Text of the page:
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Consolidated Liberator

The Consolidated B-24 Liberator ended WWII as the most produced heavy bomber in Allied history. It still holds the rank of most produced American military aircraft to date. Often confused for the B-17 flying fortress, this aircraft had greater range and top-end speed, but at a cost. The fuel tank’s placement along the upper fuselage often compromised the safety of the crew during battle. The planes were notorious for catching fire, and crews often complained about the oddly-placed “Davis Wing,” which caused the plane to break apart during crash landing.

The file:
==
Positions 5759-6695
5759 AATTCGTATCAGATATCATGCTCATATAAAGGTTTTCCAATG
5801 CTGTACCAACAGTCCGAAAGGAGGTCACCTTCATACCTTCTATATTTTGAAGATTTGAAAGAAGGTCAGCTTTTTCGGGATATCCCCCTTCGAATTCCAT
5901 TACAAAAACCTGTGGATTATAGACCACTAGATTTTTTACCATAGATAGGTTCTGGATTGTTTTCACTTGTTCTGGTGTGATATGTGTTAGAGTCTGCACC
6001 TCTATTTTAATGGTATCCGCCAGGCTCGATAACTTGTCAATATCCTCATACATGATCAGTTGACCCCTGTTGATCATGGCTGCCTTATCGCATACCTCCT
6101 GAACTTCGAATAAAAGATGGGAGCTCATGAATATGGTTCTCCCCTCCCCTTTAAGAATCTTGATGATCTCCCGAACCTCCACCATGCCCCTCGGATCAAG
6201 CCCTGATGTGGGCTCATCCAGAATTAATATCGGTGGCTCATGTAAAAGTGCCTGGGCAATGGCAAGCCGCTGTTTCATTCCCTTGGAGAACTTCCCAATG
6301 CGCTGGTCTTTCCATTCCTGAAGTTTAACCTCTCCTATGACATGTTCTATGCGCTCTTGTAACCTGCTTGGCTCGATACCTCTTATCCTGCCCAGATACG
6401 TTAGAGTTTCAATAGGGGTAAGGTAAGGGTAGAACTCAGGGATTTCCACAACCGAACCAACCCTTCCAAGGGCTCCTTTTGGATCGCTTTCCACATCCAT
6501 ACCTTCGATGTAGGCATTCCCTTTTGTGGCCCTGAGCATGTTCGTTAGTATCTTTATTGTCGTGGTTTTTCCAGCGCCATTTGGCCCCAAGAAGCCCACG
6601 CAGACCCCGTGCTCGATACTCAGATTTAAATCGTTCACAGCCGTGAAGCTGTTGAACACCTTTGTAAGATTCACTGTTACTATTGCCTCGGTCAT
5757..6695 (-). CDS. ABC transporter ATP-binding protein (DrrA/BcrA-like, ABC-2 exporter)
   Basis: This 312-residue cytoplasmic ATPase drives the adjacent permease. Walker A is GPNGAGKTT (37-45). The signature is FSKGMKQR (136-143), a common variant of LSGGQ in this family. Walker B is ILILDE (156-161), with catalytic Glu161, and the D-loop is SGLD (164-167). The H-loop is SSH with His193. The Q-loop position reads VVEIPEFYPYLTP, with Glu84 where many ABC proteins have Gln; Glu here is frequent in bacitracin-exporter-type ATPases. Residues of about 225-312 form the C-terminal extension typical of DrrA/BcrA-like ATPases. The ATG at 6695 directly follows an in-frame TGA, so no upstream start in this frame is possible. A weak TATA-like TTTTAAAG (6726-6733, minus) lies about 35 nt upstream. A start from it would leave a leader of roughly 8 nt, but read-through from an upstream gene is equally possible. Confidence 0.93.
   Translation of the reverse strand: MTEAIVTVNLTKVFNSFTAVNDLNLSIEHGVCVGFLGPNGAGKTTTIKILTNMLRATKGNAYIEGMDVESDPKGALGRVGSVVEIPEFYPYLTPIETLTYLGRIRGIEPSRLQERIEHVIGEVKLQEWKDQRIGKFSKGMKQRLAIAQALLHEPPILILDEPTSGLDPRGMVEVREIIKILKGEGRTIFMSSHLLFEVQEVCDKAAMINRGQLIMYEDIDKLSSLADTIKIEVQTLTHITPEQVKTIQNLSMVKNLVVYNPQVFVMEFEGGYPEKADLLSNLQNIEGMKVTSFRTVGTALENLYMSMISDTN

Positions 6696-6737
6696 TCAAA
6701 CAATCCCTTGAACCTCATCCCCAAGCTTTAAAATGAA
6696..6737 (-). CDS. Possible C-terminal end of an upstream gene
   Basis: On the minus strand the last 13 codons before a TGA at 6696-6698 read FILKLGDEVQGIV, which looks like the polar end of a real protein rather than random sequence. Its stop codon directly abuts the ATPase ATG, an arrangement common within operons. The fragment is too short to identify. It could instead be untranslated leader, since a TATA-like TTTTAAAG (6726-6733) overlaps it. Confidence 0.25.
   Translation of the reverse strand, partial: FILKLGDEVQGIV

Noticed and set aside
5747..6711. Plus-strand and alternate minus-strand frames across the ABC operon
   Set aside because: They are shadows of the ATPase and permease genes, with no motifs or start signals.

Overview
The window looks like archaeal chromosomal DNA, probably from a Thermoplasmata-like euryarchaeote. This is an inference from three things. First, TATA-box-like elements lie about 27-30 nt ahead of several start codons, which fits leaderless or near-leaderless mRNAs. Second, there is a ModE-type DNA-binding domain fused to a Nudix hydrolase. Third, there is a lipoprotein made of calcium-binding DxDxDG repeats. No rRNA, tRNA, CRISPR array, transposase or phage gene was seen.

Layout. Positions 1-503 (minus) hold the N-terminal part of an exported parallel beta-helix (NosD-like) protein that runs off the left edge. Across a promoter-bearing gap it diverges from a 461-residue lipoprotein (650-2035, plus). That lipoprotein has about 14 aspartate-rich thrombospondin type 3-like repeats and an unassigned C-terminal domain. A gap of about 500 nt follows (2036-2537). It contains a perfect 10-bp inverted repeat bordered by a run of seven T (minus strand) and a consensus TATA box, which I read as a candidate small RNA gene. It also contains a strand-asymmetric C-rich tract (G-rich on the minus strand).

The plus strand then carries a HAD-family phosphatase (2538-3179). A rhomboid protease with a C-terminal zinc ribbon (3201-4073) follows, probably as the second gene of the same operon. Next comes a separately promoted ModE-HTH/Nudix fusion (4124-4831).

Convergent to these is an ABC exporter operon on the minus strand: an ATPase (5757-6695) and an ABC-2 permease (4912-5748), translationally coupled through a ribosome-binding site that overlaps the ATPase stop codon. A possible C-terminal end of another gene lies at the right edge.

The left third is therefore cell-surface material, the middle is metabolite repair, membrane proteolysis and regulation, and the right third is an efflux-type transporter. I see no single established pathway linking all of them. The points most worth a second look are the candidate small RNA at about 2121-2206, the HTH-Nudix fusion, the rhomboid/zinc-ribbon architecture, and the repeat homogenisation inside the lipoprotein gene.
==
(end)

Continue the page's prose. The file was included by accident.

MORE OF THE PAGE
The Consolidated Liberator is shown here, flying towards the front, with the support of a prolific naval fleet. The weather, both literally and figuratively, suggests "smooth sailing" from here on out, while the destroyers below add a sense of stability and purpose.

War Planes
Consolidated Liberator